Previously I have cringed in shame at remembering her or felt a sharp sadness for her, because I know how desperate she felt and how much she was trying to channel herself in the right way, without really knowing what she was looking for.
She was trying. She was failing and falling down and being embarrassing and breaking things. Somewhere in the mess of being, she was learning about how to be an independent person, how to stay safe emotionally and physically and that she could expect and aim for so much more than red faced mediocrity in every part of her life. Its too easy to remember those days and blush. This is where I need to continue to challenge myself to 'do the work', because if all I garner from those difficult and testing experiences is a sense of shame and an arsenal of tools for self flagellation, then I am missing the point. I am missing the opportunity to identify learning and personal growth.
The 'work' is thinking about what I did and the choices I made, using them to help me open up and know myself. This involves taking responsibility for foolish or self serving decisions that potentially hurt people or myself, but also being able to recognise that I did what I thought would work at the time, without having the experience, answers or hindsight to guide me. Each painful consequence to an action had something to teach me about myself and the world. It is up to me to reframe the way I regard my past self and acknowledge that every little battle fought and scar attained is as much part of my readiness now to fulfil my purpose as the celebrations, the successes and toothy-grin moments are. After all we are multifaceted and complex beings. Of course we are not made up of only sugar and spice.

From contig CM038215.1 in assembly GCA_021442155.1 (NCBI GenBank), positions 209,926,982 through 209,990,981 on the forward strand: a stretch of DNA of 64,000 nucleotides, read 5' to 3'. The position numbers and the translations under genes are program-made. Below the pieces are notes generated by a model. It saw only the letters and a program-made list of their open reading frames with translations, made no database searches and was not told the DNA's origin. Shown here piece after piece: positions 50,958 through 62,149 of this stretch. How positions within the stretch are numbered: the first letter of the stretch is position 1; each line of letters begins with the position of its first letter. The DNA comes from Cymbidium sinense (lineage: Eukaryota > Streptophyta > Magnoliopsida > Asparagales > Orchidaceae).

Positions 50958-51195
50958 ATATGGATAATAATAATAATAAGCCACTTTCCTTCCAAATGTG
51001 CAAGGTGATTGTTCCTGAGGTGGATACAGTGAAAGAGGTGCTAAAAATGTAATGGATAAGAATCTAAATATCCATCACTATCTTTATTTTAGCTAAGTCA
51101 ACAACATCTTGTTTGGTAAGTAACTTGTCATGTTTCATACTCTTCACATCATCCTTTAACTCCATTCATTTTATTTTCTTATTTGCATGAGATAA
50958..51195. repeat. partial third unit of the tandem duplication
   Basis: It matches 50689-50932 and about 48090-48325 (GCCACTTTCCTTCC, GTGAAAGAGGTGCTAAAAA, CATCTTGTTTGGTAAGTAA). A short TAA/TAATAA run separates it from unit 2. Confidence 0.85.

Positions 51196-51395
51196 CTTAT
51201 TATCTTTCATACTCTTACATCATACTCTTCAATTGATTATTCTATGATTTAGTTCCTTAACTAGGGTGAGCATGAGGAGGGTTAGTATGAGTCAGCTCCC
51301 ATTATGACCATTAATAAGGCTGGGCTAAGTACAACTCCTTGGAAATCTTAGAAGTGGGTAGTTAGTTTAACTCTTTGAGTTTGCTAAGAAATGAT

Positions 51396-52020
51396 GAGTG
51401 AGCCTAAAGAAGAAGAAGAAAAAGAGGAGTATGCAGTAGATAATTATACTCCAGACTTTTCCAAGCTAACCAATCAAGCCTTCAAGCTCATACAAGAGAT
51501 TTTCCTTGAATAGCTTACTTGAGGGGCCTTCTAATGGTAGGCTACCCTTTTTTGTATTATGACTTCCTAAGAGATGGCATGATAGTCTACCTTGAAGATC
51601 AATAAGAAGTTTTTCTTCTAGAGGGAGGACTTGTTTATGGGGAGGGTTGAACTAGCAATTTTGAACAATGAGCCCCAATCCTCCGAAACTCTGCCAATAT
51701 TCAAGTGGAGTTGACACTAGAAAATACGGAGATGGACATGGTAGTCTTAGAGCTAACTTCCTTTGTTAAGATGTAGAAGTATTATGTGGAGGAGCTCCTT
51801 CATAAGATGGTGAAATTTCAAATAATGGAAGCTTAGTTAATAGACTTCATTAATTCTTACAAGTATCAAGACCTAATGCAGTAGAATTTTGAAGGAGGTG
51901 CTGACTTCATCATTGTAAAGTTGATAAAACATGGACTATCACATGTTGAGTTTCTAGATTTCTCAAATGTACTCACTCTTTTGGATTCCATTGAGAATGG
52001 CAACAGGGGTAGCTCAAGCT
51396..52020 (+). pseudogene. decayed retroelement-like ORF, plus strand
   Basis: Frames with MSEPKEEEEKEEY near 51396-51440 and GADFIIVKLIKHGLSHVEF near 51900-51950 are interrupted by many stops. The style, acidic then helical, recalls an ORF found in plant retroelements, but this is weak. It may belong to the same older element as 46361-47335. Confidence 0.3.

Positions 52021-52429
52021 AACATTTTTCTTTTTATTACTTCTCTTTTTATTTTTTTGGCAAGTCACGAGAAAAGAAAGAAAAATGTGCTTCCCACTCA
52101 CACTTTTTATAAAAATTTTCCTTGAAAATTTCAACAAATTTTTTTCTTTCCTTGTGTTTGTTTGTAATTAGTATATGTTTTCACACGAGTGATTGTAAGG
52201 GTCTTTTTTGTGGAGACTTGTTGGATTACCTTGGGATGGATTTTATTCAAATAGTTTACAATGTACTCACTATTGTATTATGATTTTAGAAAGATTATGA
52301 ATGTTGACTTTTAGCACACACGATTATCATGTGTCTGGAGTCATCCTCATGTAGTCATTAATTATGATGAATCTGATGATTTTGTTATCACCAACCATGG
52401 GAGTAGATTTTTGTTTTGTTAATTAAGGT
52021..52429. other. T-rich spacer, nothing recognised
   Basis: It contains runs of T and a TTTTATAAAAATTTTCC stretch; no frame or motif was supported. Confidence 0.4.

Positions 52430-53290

Making mistakes, being selfish, getting it wrong and being embarrassing are things every human on the planet can own up to, yet as a default so many of us still feel a hot prickle of shame about our mistakes and return mentally to them, dwelling on the emotion of the event and using them them to beat ourselves with.
My past self is part of me now as much as she isn't. That tired, bewildered but determined young woman deserves more than my embarrassed pity. Sometimes, I can easily accept that she did foolish things and I can understand. Sometimes, I really struggle and I judge her harshly. The willingness to come back later and accept yourself right where you are, as the sum of the mistakes you have made as much as of the successes, even if you don't completely understand yourself, I am sure is the key to being able to move yourself forward.
To be able to be in a respectful partnership with yourself, to actively trust yourself for another try and another, even if the first time(s) something didn't work takes hard work and intention and effort. Forgiving yourself for past mistakes and being able to regard yourself with compassion also takes effort. By returning to your own memories with new eyes and trying to pin down the learning, the important rites of passage, the revelations and finding a way to let yourself off the hook, you begin to work at accepting yourself. Its a daily challenge and for me still a work in progress. Meeting myself on the train to Cheshire and feeling a level calmness about letting her just be who she was, I realised that my hard work at all of the above is paying off.
- Is there a decision or memory that makes you cringe or self flagellate? (what if your greatest learnings came from those awkward moments?) Can you re-frame it and think about it in a different way?
- What are the positives you can pull out of that experience? What did you learn?
- Which of the memories that you rerun in your head can you set an intention to let yourself off the hook for?